Given the recent Valentine’s Day holiday and EPPP studying being ever-present, the question begs: does being in love affect productivity?
Psychology Today’s Robert Weiss, LCSW, CSAT-S, reveals some interesting research results in This is Your Brain on Love.
He points out that love has a greater effect on us than anything else because it’s affect is like that of drug use:
“In fact, love has probably started more schoolyard fights, adult feuds, and outright wars than any other catalyst combined – money, alcohol, drugs, politics, sports, etc. And thanks to some brain-imaging research, we know why: Put simply, the effects of love on the brain are strikingly similar to the effects of drugs on it.”
People in love, specifically in the early stages (or what Weiss defines as limerence), often exhibit behaviors of obsession and addiction. Therefore, the early stages of romance may be a force distracting one from other things, such as EPPP studies.
Weiss goes into more detail about the similarities between our behavior on love and drugs:
“Perhaps the most interesting facet of the studies […] is that the parts of the brain most heavily affected by both limerence and love—the striatum and the insula—are also the parts of the brain most heavily affected by addictive drugs. Yes, that’s right, limerence and love have a great deal in common with cocaine and heroin. In fact, Dr. Jim Pfaus, lead author of the second and larger of the studies [which were in the Archives of Sexual Behavior], has stated, ‘Love is actually a habit that is formed from sexual desire as desire is rewarded. It works the same way in the brain as when people become addicted to drugs.’”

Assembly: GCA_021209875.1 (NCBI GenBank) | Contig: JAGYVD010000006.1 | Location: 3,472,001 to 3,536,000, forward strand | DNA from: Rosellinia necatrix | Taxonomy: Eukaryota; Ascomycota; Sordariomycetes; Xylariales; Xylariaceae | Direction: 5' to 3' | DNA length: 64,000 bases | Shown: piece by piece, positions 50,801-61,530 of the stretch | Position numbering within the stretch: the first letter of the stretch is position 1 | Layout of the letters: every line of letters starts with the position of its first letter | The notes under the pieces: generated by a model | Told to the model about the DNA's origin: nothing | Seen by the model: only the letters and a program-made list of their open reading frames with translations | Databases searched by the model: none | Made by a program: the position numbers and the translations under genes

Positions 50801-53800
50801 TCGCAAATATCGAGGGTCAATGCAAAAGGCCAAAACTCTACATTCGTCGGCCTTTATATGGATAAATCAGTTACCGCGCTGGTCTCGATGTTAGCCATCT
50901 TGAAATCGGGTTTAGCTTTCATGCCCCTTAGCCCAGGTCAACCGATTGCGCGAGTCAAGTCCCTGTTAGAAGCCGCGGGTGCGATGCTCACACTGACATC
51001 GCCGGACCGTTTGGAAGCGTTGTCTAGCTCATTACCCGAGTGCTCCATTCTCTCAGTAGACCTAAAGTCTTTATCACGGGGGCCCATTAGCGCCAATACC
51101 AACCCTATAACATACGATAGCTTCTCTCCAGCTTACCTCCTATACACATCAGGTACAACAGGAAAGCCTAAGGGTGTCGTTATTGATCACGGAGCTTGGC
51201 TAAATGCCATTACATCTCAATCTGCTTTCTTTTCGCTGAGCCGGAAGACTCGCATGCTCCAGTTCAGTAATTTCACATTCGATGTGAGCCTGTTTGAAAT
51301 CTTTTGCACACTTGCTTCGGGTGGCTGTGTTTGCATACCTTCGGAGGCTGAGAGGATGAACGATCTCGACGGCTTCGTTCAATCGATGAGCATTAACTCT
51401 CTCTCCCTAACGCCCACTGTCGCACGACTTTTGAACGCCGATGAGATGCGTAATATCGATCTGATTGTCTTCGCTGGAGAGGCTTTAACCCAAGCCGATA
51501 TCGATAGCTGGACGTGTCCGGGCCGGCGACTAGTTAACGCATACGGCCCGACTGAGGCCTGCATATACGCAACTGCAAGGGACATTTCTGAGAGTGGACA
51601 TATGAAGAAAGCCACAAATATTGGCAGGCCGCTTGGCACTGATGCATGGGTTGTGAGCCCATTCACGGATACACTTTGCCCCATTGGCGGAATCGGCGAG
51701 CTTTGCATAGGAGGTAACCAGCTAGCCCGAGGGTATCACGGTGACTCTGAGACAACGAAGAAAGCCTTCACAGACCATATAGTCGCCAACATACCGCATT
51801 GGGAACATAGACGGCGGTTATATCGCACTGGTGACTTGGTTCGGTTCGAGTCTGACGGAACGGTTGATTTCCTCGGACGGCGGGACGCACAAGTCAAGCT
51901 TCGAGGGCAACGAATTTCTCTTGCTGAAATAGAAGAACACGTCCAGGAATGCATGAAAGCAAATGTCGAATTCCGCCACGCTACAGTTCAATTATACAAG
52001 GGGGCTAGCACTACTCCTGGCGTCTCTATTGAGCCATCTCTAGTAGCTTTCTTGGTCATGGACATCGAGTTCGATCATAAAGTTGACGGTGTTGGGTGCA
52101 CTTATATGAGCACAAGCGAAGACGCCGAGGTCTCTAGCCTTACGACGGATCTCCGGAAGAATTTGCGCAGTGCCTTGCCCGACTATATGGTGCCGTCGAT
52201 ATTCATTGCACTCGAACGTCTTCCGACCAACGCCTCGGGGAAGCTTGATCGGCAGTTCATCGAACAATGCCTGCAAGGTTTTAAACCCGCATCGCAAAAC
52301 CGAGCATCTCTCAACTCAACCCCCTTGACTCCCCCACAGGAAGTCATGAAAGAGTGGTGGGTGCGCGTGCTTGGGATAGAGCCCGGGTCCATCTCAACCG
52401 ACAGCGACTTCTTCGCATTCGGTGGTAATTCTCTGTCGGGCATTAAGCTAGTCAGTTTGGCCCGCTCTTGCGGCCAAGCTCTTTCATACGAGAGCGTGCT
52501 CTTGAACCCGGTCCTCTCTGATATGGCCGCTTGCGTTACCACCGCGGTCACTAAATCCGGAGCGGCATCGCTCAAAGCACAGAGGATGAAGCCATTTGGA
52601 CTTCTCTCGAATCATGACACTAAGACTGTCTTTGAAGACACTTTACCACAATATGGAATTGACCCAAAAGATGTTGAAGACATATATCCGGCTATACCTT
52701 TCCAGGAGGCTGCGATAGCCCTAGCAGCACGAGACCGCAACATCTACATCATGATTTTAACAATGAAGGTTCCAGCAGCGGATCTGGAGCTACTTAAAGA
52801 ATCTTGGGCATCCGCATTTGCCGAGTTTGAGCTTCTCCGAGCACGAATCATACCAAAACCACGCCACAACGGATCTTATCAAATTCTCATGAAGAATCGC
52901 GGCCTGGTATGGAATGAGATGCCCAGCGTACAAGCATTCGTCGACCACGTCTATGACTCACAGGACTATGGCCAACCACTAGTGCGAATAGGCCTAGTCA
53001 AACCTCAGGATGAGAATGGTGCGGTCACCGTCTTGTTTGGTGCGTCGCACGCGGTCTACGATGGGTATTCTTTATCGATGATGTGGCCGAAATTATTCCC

This is not to say that being in love is bad, even when it distracts you from other obligations. In fact, Weiss goes on to say, “As such, rather than qualifying as an addiction that needs to be treated, love is (for most people, most of the time) a joyful and life-affirming process.”
So, go ahead, buy the chocolate and flowers (they’re probably on sale now).